10. Antipattern: Uncreative Chaos Description Reasons Consequences Lack of architectural structure

    & repeatable process for architectural decisions • No (effective) centralized governance • Non-technical senior management • Focus on unnecessary standardization • Strong business leaders, weak tech leaders • Redundancy in all aspects • Frequent technology discussions between teams • High integration costs and technical debt • Slow delivery capability due to complexity • Complex and expensive
  11. Antipattern: Authoritarian Regime Description Reasons Consequences Centralized decision making, strong

    standardization, homogeneous environment • Unpopular decisions (cost savings, product standardization, …) • (Perceived or real) lack of skills in “lower levels” • Possibly due to company culture • Frustration and developer exodus • Lack of innovation & speed because of bottlenecks • Technology paralysis
  12. Pattern: Regulated Market Description Approach Consequences Let “the free market

    of ideas” decide what works best, but provide a framework of rules for interoperability • Separate micro & macro architecture • Strictly enforced rules for macro architecture • Loose, minimal governance for micro architecture • Motivated developers • Experimentation with different micro architecture approaches possible • Best-of-breed approach • Local optima
  13. Awesome Shop CMS Archive General Ledger Print Shop HR Invoicing

    Accounting Auth Catalog Checkout & Order Search
  14. Awesome Shop CMS Archive General Ledger Print Shop HR Invoicing

    Accounting Auth Catalog Checkout & Order Search Domain Architecture
  15. Ruby on Rails MySQL Java Spring Boot OSS Product COTS

    Java Spring Boot NodeJS ElasticSearch
  16. Ruby on Rails MySQL Java Spring Boot OSS Product COTS

    Java Spring Boot NodeJS ElasticSearch Micro Architecture
  17. Pattern: Autonomous Cells Description Approach Consequences Decentralized, domain- focused cells

    with maximum authority over all aspects of a set of capabilities • Decisions are made locally on all aspects of a solution • Success is measured via customer-oriented KPIs • Cross-functional team with biz, dev, ops skills • Customer/end user focus • Decentralized delivery capability • Speed as #1 priority • “Full-stack” requirement for developers and other roles • Redundancy instead of centralization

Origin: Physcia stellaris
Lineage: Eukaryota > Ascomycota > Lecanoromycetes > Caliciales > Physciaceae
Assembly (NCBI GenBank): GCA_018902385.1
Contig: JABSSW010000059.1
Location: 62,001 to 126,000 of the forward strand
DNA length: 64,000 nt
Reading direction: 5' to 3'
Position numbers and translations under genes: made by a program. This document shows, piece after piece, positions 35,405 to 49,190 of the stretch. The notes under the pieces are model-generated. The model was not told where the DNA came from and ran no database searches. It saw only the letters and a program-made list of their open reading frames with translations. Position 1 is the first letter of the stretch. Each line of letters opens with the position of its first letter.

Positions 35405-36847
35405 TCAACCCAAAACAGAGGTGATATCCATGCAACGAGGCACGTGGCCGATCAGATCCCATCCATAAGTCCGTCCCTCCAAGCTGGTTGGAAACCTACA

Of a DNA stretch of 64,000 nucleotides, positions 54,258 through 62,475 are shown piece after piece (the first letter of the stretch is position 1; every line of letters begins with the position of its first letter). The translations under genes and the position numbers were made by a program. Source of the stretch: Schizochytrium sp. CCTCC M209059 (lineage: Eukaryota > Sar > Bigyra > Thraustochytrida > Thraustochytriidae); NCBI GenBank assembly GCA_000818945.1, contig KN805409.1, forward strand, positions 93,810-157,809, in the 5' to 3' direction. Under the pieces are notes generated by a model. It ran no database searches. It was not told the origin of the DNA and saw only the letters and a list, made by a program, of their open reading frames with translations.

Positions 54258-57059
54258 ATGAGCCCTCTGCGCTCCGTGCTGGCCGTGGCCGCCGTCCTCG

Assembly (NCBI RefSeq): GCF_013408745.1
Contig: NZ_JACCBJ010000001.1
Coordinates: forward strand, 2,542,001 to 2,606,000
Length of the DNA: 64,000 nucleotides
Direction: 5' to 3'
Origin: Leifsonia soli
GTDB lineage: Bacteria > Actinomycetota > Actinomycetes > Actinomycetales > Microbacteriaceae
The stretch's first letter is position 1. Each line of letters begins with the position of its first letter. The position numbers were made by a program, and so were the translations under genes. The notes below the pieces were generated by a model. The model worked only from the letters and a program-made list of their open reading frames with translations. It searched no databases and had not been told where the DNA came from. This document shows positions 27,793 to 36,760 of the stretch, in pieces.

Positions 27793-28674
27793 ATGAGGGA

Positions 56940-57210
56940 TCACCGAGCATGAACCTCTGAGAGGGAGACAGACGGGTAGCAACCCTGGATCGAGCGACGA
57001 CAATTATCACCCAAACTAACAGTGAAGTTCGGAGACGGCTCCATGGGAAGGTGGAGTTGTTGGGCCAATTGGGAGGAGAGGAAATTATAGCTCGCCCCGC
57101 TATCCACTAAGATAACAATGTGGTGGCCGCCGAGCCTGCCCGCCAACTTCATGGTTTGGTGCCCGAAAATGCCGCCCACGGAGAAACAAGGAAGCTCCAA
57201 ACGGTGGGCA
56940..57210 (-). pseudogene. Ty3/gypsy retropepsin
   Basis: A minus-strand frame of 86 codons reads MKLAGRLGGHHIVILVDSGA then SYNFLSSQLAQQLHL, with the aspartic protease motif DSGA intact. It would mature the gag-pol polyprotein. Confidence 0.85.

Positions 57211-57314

18. The “Tilkov wants a law, too” slide The quality of

    a system’s architecture is inversely proportional to the number of bottlenecks limiting its evolution, development, and operations
  19. The “Tilkov wants a law, too” slide* In a digital

    company, architecture, organization & processes can only evolve together *Attempt #2 in case the 1st one doesn’t catch on
  20. innoQ Deutschland GmbH Krischerstr. 100 40789 Monheim am Rhein Germany

    Phone: +49 2173 3366-0 innoQ Schweiz GmbH Gewerbestr. 11 CH-6330 Cham Switzerland Phone: +41 41 743 0116 www.innoq.com Ohlauer Straße 43 10999 Berlin Germany Phone: +49 2173 3366-0 Ludwigstr. 180E 63067 Offenbach Germany Phone: +49 2173 3366-0 Kreuzstraße 16 80331 München Germany Phone: +49 2173 3366-0 @stilkov That’s all I have. Thanks for listening! Questions? Stefan Tilkov @stilkov [email protected] Phone: +49 170 471 2625
  21. www.innoq.com OFFICES Monheim Berlin Offenbach Munich Hamburg Zurich FACTS ~150

    employees Privately owned Vendor-independent SERVICES Strategy & technology consulting Digital business models Software architecture & development Digital platforms & infrastructures Knowledge transfer, coaching & trainings CLIENTS Finance Telecommunications Logistics E-commerce Fortune 500 SMBs Startups